The President's Take

Crisis Group’s Bittersweet Farewell to Rob Malley

In his introduction to this month’s CrisisWatch, Crisis Group's Interim President Richard Atwood reflects on Rob Malley’s departure, Washington’s Iran policy, the Myanmar coup and Michael Kovrig’s continued detention in China.

These are bittersweet days for Crisis Group. Rob Malley, after several years as president, has left us to join the new U.S. administration. It’s hard to imagine a better choice than Rob to be President Joe Biden’s Iran envoy. But we miss him already – his leadership, his intellectual clarity and honesty, his empathy and eloquence. 

It was disappointing to see the controversy over his appointment and the attacks on Rob himself. Thankfully, they prompted an outpouring of support (see, for example, here or especially this Peter Beinart piece, which captures some of Rob’s thinking and why it’s so in tune with that of many of his Crisis Group colleagues). But none of that should have been necessary. The Obama team’s record on Iran is not beyond critique. The nuclear deal, or JCPOA, was a major achievement, but did not lead to any curbing of Iran’s involvement in wars across the region, and the free hand President Barack Obama gave the Saudis in Yemen was almost certainly partly aimed at assuaging Riyadh’s anxiety about the deal. Yet much of the opposition to Rob’s appointment reflected more than anything the out-of-hand dismissal by Washington hawks of diplomacy with Iran. 

In this light, it’s worth flagging the dismal results of those hawks’ playbook over the past four years. “Maximum pressure” – exiting the nuclear deal, imposing brutal U.S. sanctions upon Iran, taking military steps like killing Iranian general Qassem Soleimani – aimed to squeeze Tehran, force nuclear concessions and shorten its reach in the region. It did the opposite. Sanctions devastated Iran’s economy and hurt ordinary Iranians. But Iran’s nuclear program grew. Tehran increased the accuracy of its ballistic missiles and built more of them. With tensions ratcheted up between Iran, on one hand, and the U.S., Saudi Arabia and Israel on the other, the Middle East was as volatile than ever. 

Repairing the damage won’t be easy. The surest path would be for both Iran and the U.S. to return to full compliance with the nuclear deal and build from there to tackle Iran’s ballistic missile program and regional power projection. Negotiations over the sequencing of sanctions relief and nuclear restraints will be fraught. The window is narrow, with a harder-line candidate expected to win Iran’s presidential polls scheduled for June. For Washington, getting back to the deal while managing relations with Saudi Arabia and Israel will be no mean feat. If left to fester, regional polarisation will cast a long and destabilising shadow across the Middle East for years.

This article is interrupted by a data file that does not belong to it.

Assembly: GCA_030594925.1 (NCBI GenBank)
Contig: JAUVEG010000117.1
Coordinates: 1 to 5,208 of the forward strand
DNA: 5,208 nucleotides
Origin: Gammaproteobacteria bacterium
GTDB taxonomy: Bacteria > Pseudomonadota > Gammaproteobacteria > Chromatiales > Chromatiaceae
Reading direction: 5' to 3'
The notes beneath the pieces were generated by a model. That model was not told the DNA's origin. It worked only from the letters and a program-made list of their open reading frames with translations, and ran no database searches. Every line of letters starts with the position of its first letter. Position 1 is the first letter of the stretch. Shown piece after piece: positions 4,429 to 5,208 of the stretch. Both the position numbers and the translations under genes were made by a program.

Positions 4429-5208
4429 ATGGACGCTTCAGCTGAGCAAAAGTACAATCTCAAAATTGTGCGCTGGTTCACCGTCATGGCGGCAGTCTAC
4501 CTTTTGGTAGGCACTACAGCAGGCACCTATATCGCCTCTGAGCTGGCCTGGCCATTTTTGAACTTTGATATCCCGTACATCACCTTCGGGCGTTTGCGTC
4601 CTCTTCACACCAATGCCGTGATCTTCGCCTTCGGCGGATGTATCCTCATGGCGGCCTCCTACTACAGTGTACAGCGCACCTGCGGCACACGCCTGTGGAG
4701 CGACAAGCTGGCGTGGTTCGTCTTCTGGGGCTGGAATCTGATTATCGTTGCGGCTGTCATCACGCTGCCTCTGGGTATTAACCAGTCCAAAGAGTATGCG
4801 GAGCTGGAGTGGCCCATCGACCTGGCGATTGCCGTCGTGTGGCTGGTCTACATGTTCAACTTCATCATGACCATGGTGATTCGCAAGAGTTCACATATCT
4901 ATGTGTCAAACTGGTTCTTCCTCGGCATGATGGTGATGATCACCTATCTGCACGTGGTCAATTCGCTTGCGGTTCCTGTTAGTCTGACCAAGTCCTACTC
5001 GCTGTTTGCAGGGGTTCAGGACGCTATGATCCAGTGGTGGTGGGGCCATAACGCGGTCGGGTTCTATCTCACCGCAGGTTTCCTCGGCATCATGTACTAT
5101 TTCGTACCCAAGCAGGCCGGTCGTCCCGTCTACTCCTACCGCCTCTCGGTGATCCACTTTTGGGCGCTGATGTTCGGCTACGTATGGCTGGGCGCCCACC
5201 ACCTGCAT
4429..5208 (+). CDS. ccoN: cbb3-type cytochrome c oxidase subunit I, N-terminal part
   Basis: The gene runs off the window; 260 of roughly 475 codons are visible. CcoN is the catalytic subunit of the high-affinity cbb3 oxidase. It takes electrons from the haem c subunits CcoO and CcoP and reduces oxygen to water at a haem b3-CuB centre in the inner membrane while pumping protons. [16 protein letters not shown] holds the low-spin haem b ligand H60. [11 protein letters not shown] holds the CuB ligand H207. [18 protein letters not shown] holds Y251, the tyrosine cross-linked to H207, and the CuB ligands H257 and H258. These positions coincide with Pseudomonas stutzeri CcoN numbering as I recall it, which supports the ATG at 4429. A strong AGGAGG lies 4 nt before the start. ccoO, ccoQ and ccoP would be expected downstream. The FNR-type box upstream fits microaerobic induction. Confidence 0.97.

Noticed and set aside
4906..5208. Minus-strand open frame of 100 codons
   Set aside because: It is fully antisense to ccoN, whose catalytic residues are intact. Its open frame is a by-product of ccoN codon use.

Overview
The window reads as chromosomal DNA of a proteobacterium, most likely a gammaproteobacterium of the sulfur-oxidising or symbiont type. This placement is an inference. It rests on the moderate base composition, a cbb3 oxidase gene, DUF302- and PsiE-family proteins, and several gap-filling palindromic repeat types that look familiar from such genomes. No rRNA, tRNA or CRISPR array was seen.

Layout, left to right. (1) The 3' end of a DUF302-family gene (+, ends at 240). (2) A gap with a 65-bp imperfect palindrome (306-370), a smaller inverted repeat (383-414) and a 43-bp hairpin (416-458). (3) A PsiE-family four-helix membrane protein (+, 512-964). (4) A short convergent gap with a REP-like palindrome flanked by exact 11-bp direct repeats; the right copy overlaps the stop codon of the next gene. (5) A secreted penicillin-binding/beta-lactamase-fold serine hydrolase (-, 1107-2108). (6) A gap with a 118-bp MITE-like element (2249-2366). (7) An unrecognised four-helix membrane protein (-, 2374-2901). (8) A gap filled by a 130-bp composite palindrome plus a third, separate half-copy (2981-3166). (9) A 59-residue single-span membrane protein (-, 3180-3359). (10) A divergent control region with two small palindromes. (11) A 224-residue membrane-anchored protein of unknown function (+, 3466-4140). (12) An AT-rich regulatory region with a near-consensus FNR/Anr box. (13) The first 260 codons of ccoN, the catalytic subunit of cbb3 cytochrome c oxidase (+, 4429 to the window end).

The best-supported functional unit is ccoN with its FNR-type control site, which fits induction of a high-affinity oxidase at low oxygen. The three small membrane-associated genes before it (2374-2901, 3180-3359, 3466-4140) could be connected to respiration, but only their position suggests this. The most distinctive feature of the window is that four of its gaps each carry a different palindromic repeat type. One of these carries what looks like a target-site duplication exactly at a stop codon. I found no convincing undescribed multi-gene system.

Still, this month’s CrisisWatch Iran entry gets a “dove”, reflecting the Biden team’s focus on dialling back an increasingly perilous standoff.  

Early February saw the army seize power in Myanmar, dealing a heavy blow to the country’s struggling democracy and further darkening its already gloomy humanitarian and economic prospects (see our statement). The military arrested top leaders of the ruling National League for Democracy (NLD), including Aung San Suu Kyi. Justifying the coup, it cited rigging in the November 2020 election, which saw the NLD trounce the military-backed political opposition in a vote that international observers hailed as credible.

Beyond the tragedy for Myanmar’s democracy, there are immediate risks of violence. The coup will likely fuel immense anger. Aung San Suu Kyi’s failure to defend the Rohingya has tarnished her international standing but she remains hugely popular at home. People could easily take to the streets, raising the danger of crackdowns by the military.

How should the world respond? While the Myanmar military bends little to outside pressure, it is not entirely impervious. Ideally, Asian and Western powers would unite in pressing the generals to reverse course, restore power to the democratically elected civilian government and exercise maximum restraint if protesters gather. China has a lot of clout, as a Crisis Group report last year detailed, though, unfortunately, Chinese state media has called the coup a “cabinet reshuffle” and, as we go to press, Beijing looks set on blocking a UN Security Council statement condemning the military’s actions. In contrast, Japan, like Western powers, has criticised the coup and India, the region’s other powerhouse, has expressed deep concern. The political turmoil serves no outside power’s interests.

Arms embargoes are an option. Some countries have long banned arms sales to Myanmar or did so after the Rohingya crisis. If others impose their own embargoes, that would help signal that until the military returns power to elected officials, there will be no business as usual. Targeted sanctions, potentially even wider economic sanctions, appear likely. States should act cautiously, ensuring that any measures they take are part of a political strategy designed to bring about change. They should also consider how sanctions would affect an impoverished people already reeling under the economic impact of COVID-19. 

Crisis Group will publish more in the days ahead on the crisis and what outside actors can do. 

Today our colleague Michael Kovrig celebrates his 49th birthday in a Chinese jail, unjustly detained by Beijing more than two years ago. We continue to do everything in our power to make sure his case is on world leaders’ radar and to get him out. We think of you every day, Michael. We miss you, and we won’t rest until you’re home. 

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